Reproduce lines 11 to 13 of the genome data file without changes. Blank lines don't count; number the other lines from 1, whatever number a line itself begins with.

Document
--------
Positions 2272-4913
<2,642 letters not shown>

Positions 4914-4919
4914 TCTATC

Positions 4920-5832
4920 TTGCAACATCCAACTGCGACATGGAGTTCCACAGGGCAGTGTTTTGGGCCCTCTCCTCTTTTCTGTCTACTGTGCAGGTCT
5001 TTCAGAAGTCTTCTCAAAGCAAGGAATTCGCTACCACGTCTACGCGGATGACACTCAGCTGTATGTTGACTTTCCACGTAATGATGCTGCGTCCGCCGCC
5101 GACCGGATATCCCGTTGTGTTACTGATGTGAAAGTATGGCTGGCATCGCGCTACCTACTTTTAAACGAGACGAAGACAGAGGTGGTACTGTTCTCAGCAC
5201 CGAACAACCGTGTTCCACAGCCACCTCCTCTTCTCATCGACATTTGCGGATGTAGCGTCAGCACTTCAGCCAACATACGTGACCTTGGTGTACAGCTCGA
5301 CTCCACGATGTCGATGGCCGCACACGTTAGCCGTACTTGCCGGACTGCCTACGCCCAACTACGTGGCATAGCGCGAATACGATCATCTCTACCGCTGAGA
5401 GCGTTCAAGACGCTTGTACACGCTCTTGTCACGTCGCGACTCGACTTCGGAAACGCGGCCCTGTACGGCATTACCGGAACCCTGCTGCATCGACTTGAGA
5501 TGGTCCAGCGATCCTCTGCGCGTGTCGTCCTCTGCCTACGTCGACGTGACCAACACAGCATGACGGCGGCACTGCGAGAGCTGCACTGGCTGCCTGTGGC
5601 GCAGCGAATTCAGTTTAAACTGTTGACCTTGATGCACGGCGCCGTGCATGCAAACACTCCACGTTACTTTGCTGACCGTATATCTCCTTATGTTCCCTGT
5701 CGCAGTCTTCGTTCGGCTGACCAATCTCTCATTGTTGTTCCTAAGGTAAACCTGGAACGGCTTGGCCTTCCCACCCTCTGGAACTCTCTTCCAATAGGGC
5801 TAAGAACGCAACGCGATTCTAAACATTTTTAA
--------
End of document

5401 GCGTTCAAGACGCTTGTACACGCTCTTGTCACGTCGCGACTCGACTTCGGAAACGCGGCCCTGTACGGCATTACCGGAACCCTGCTGCATCGACTTGAGA
5501 TGGTCCAGCGATCCTCTGCGCGTGTCGTCCTCTGCCTACGTCGACGTGACCAACACAGCATGACGGCGGCACTGCGAGAGCTGCACTGGCTGCCTGTGGC
5601 GCAGCGAATTCAGTTTAAACTGTTGACCTTGATGCACGGCGCCGTGCATGCAAACACTCCACGTTACTTTGCTGACCGTATATCTCCTTATGTTCCCTGT